The real reason why the beaches are closed in Bali

By 18/06/2020June 20th, 2020Blogs

The beaches in Bali are closed down still, leading to many complaints and discontent from the local and expat population.

Originally, the beach closures were ordered as part of the extended declaration of emergency to stop the spread of COVID-19 by encouraging people to stay home, practice physical distancing, and avoid social gatherings. On the advice of President Jokowi and the Ministry of Health, the Government of Indonesia enacted the Declaration of Emergency on 31 March 2020.

Beaches fall under outdoor recreational amenities. The Declaration of Emergency has been extended several times since. The latest extension is in place until further announced.

This is not about avoiding the spread of the virus how they make us believe...

With beached closed officially, the government is NOT obliged to conduct search & rescue operations, which requires large group formations to work on close proximity and revive a victim that potentially could be a carrier, thus exposing its SAR personnel to the risk of infection

Beach program suspensions will be in place well into July, and in certain circumstances they will be in place through the “high season”. Still, access to the beach and water is restricted with barriers or signs to most of the beaches in Bali. Check your local Banjar for specific location details at your beach to avoid disappointment. You should expect that parking lots will be closed or partially closed.

What does close mean anyway? I see people at the beach...

The province defines a beach closure as follows : to cause restriction/elimination of public access to a beach or specific beach areas where a significant risk to health and safety has been identified. The provincial government will direct the Banjar to the beach to post signage and/or erect barriers/barricades at appropriate locations to reduce the risk of public exposure to a health hazard.

A beach closure can mean the parking lots are closed. Washrooms, change rooms, and other beach facilities are closed. And most notably, municipal and provincial beach programs, including recreational water quality monitoring and lifeguarding programs, are currently suspended. The suspension of beach monitoring, supervision, and maintenance programs will be in place until beaches are officially re-opened for 2020.. Opening dates won’t be simultaneous across the province. Rather, they will be localized, based on the circumstances in each regions. However, Bali’s beaches are closed for the moment, meaning the beaches are not supervised or maintained, and the washrooms and other facilities are closed.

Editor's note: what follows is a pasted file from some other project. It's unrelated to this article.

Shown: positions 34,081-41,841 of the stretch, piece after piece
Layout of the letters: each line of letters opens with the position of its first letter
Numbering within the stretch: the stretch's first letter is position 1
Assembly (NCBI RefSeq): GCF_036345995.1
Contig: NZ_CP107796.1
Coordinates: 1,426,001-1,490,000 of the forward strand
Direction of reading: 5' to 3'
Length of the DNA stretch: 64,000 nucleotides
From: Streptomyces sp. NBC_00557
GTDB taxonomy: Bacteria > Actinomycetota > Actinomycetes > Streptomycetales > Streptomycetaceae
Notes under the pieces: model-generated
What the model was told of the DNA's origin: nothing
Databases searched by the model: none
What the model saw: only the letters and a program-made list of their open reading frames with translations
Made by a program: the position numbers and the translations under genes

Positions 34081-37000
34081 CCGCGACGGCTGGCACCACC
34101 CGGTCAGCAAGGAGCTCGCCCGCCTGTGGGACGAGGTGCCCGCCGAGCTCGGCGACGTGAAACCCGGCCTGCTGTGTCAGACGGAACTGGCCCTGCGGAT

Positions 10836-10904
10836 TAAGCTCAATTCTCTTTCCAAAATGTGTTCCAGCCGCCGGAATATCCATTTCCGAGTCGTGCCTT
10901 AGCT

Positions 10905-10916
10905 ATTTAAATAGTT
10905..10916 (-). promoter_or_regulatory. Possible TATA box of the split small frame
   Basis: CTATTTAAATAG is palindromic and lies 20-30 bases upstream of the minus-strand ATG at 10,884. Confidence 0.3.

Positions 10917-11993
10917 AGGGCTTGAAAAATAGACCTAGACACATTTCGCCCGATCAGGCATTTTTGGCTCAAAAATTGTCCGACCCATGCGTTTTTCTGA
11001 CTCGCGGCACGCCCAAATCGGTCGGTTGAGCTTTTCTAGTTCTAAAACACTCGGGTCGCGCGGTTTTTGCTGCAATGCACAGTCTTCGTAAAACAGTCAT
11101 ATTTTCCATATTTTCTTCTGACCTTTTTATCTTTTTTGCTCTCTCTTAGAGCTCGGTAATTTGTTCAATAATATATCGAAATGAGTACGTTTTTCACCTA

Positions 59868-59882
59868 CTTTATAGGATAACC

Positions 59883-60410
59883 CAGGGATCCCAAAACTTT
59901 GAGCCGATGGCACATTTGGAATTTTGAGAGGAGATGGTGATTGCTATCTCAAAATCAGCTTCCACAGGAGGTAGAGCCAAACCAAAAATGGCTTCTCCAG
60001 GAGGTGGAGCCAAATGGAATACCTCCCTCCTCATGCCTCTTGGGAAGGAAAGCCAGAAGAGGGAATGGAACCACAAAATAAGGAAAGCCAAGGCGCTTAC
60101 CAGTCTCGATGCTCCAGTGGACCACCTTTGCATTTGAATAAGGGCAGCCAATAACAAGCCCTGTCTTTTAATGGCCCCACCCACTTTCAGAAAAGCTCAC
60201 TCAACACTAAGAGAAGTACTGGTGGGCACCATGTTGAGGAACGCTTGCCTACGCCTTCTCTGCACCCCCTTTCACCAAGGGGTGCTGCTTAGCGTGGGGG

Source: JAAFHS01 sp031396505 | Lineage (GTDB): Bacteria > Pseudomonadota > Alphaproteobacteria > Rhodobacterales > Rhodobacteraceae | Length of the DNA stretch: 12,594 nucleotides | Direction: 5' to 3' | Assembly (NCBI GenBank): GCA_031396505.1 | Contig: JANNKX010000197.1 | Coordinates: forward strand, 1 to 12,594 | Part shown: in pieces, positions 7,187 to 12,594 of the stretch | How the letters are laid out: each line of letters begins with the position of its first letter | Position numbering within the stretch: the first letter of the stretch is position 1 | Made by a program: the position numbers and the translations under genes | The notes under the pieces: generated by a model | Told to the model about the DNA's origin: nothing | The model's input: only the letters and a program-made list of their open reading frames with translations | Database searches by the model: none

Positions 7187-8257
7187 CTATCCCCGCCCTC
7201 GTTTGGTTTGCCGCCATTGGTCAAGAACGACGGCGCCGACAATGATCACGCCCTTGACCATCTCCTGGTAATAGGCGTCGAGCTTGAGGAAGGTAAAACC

Why avoiding to swim isn't the worst idea

If you are considering swimming and other recreational water activities, remember that there are no lifeguards on duty at this time. You, your family, and friends will not have assistance on site if you get into trouble in the water. If you still want to break this rule, make sure to choose your activity based on your skill level, never swim alone. When in doubt stay out of the water. You will need to beg for emergency services in the case of emergency.

The beach closures, along with the closure of outdoor recreational amenities were ordered as part of the extended declaration of emergency to stop the spread of COVID-19 by encouraging people to stay home, practice physical distancing, and avoid social gatherings.

You can absolutely contract COVID-19 if you head to the beach, river, or lake. At the beach, if you are exposed to the respiratory secretions (coughing and sneezing) of an infected person, you can get sick. Beaches, like any crowded public place, put you at risk of contracting the virus. If you are infected and head to the beach, you will further spread the virus.

The virus is transmitted primarily person to person, within about 6 feet (2 meters) through respiratory droplets produced when someone sick coughs or sneezes. In other words, at the beach, you’re most at risk from contracting the virus from being too close to other people.

Swimming is not where the risk lies

To date, scientific evidence and medical research points to there being an extremely low risk of contracting Covid-19 by swimming or recreating in fresh or marine bodies of water.

“There is no evidence showing anyone has gotten COVID-19 through drinking water, recreational water, or wastewater. The risk of COVID-19 transmission through water is expected to be low.” – Centers for Disease Control and Prevention

Stay safe! Don’t go swimming unless you’re a certified swimmer and used to any weather condition.

How can I help stop the spread of COVID-19?

Follow all the guidelines set out by your local government, as well as the government’s order. Always practice social distancing, use a mask, whenever you head outside to exercise.

Stay patient, follow the rules and the restrictions should be lifted soon enough! Find here our Top 5 Day Trip in Seminyak , with nice beaches to be discovered once they reopen to the public. All from walking distance from our Private Pool Villas, now discounted, , located in the heart of the most vibrant area of Bali! Enjoy shopping, dancing, fine dining…

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